Taking Time for Soul Care

 A Winnipeg fire hydrant after our Christmas storm.

A Winnipeg fire hydrant after our Christmas storm.

Wherever you may live, I’m sure you have nicknames for your city or town that represent its character or something special about it. Most people who live in Winnipeg have heard our fair city referred to as Winter-peg because of our harsh winters. I moved here just over five years ago and, as it turns out, they were right! 

Not only did we have a white Christmas, but the snow storm that hit on Christmas day ensured that our Boxing Day was spent shovelling driveways and pushing countless cars out of snow ruts in the street. It seems we'll do anything for a good deal. Our latest storm added to the growing piles of snow we already had which makes me wonder where we will possibly put any more of it (it’s snowing as I write this).

But all this snow revealed to me a mystery that I had been wondering about since I moved to Winnipeg. On all the fire hydrants in the city, there is a plastic pole sticking out the top with a reflector on the end of it. It sticks up about three or four feet higher than the actual hydrant. I have always wondered what those were for because I don’t remember seeing them while living in Toronto. 

After our Christmas storm, as I was driving past huge piles of plowed snow on the side of the roads, I finally made the connection. Those poles are there so that Firefighters can find the hydrants even if they are buried in the snow. They are also there for our city snow plowers to know to be careful in that spot so that they don't hit one and turn the street into a skating rink. It was such a revelation for me because until that point, I had never seen enough snow that the whole fire hydrant would be covered. It was only when the hydrant pole's purpose was fulfilled that I was able to see the reason for why it was there.

I believe we do some things in life without understanding the purpose in the moment. Our spiritual walk with Christ is one of these. Our traditions and rituals guide us through the seasons of life and prepare us for when the storms come. We do things that we may not understand or necessarily enjoy in the moment because of what it can do for us and our faith in the future. 

What are the habits or disciplines you have developed in your Christian walk? For me, memorizing Scripture has become vital. As a child, my parents and church would encourage us to memorize Scripture by giving us rewards and treats. In Bible School, part of our weekly assignment was to memorize Bible verses. Although I can’t always remember where a particular passage is found or the exact wording, I can recall many verses that I learned throughout my life. Even now I continue to commit more verses to memory as I hear and read them.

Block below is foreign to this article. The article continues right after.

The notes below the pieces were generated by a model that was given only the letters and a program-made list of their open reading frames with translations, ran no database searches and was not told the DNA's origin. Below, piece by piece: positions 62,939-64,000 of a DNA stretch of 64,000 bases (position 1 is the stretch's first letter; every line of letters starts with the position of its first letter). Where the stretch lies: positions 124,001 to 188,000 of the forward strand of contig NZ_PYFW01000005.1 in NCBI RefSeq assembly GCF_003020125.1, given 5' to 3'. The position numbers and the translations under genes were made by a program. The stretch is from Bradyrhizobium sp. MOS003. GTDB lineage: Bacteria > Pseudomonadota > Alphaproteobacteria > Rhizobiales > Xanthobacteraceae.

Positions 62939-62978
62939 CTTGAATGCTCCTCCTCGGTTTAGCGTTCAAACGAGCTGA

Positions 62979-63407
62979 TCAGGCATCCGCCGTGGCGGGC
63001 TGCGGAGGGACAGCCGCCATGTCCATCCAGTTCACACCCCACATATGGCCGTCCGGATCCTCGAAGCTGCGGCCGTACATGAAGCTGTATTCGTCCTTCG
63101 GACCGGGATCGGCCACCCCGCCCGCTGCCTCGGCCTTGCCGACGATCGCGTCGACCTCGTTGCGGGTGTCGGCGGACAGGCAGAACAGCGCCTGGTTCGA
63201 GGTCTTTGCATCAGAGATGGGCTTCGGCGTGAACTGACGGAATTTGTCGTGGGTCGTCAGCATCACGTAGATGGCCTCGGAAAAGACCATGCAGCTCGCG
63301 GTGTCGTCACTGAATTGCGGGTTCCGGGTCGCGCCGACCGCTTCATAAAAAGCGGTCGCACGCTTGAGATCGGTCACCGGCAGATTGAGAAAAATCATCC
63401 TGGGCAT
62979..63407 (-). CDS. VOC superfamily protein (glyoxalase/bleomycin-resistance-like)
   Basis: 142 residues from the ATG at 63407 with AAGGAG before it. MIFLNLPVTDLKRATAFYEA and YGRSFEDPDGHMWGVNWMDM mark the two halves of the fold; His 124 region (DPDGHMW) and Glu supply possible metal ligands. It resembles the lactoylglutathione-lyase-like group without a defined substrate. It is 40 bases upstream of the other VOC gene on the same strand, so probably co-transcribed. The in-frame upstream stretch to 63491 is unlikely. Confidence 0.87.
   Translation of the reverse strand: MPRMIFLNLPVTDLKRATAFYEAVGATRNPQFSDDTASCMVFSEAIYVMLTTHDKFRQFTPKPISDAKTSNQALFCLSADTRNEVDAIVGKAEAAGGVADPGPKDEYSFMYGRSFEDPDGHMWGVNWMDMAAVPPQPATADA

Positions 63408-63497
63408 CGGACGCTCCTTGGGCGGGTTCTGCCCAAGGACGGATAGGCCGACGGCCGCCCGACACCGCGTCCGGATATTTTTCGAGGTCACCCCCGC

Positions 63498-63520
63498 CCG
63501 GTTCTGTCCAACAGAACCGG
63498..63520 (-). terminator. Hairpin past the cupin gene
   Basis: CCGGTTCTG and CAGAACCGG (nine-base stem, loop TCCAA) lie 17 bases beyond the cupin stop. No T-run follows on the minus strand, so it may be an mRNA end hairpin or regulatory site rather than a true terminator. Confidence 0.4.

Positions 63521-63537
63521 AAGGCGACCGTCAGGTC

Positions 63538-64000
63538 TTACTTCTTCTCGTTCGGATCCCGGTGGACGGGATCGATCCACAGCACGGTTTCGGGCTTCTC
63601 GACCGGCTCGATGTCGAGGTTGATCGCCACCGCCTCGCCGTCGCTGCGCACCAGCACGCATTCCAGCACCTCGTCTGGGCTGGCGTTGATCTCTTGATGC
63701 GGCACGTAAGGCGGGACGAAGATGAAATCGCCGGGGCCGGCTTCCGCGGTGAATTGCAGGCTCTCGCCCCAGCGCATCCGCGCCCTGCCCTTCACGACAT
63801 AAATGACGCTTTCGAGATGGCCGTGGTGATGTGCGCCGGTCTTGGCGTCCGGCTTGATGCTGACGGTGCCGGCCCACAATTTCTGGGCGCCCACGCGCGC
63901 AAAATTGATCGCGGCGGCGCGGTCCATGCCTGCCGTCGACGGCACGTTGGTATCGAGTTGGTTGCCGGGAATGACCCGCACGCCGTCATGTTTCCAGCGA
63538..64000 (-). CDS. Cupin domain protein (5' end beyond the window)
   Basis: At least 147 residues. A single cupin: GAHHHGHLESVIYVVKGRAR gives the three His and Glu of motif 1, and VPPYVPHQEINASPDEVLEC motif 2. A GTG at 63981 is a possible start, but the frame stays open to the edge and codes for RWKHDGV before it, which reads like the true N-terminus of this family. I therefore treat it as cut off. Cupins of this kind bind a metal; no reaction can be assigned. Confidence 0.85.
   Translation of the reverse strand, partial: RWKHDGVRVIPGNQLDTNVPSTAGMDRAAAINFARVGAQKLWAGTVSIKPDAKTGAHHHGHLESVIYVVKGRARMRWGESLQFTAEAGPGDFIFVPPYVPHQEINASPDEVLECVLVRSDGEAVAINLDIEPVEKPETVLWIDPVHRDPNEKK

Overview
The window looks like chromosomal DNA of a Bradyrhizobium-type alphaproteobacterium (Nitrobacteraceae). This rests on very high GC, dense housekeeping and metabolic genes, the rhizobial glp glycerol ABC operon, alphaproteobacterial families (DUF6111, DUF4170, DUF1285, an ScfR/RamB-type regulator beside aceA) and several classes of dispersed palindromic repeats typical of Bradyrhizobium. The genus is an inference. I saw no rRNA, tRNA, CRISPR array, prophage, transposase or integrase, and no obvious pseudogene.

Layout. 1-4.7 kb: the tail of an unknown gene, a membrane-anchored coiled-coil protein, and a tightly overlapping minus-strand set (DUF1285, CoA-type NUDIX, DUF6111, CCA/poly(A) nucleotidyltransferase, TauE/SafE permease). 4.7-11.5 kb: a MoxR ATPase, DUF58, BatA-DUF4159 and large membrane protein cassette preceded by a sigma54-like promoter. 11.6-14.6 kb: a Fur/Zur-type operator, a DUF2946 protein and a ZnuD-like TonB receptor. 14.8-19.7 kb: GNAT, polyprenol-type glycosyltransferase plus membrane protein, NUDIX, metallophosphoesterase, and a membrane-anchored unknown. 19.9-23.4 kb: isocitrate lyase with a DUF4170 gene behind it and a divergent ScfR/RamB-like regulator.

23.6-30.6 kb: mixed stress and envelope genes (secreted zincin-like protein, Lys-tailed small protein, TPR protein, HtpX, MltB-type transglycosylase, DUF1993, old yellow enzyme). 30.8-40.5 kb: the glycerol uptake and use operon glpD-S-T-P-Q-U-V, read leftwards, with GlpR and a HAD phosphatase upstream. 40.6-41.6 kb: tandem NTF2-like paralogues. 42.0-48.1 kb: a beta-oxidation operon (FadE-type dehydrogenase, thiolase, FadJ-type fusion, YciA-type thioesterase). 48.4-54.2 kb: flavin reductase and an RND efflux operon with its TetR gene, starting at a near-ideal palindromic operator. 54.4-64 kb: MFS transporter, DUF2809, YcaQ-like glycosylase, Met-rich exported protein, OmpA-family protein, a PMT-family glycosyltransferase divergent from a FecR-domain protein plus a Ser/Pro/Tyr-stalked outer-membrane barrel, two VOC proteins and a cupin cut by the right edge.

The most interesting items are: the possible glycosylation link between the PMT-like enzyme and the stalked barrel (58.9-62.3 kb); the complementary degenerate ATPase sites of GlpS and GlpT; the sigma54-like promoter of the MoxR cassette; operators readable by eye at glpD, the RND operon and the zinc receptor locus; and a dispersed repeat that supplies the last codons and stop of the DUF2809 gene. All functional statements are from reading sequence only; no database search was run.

One of the recent Scripture passages I learned was the beginning of Psalm 46:

God is our refuge and strength,
an ever-present help in trouble.
Therefore we will not fear, though the earth give way
and the mountains fall into the heart of the sea.

Psalm 46:1-2 (NIV)

I may have heard it many times before, but I only really paid attention to it this past year during a course I was taking at Canadian Mennonite University. Our professor shared his story and how those verses had been a pillar of hope during the difficult experience of losing his child to cancer. I knew in that moment, when I saw how much it meant to him, that this would be a passage to remember.

I wrote the verses out and put it on my desk. Every time I saw it I would say it until I was able to recite it without looking. The months while I was learning those verses were good months. I hadn’t experienced much difficulty and wasn’t under a lot of stress. In many ways it was like walking through the streets of Winnipeg in the summer and wondering why fire hydrants have long, plastic poles on them. One could wonder, why would you need those verses when life is going well?

This past month however was like our Winnipeg Christmas storm. It was (and is) a difficult season with two of our church members passing away in the span of three weeks and several others suffering from serious medical conditions. What I thought would be a relaxing time for me to get some things done turned out to be one of the most important and difficult times in my pastoral journey thus far. 

It is in this season that the words of Psalm 46 come to me over and over again. Not only that, those are some of the first words from the Bible that I share with families that are going through a difficult time. Now that I am in the context of the storm, I understand why I spent time memorizing that passage (and other passages as well). That practice of memorizing Scripture has guided me, given me strength and hope in a way nothing else can.

The same teacher who shared Psalm 46 with our class also talked about the importance of soul care. That’s what our spiritual practices are. The habits we form in Bible reading, memorizing, praying, fasting, music and singing, meditating, etc., feed our souls and encourage us in our faith. They bring us closer to God and give us time away from the struggles of the world. But most importantly, soul care prepares us for the storms of life. They give us a foundation from which to engage God when the world around us seems to be crumbling.

As we approach 2017, I would encourage you to make time for soul care. Take the time to develop spiritual disciplines. Take time out of the business of life to just be with God. Try out different techniques and styles and see which ones jive with you. Even though everything in your life may seem to be just fine, I can guarantee that it won’t always be. For those moments, and for the now, fill your soul with the river of life that only flows from Jesus Christ. Trust me. You won’t regret it.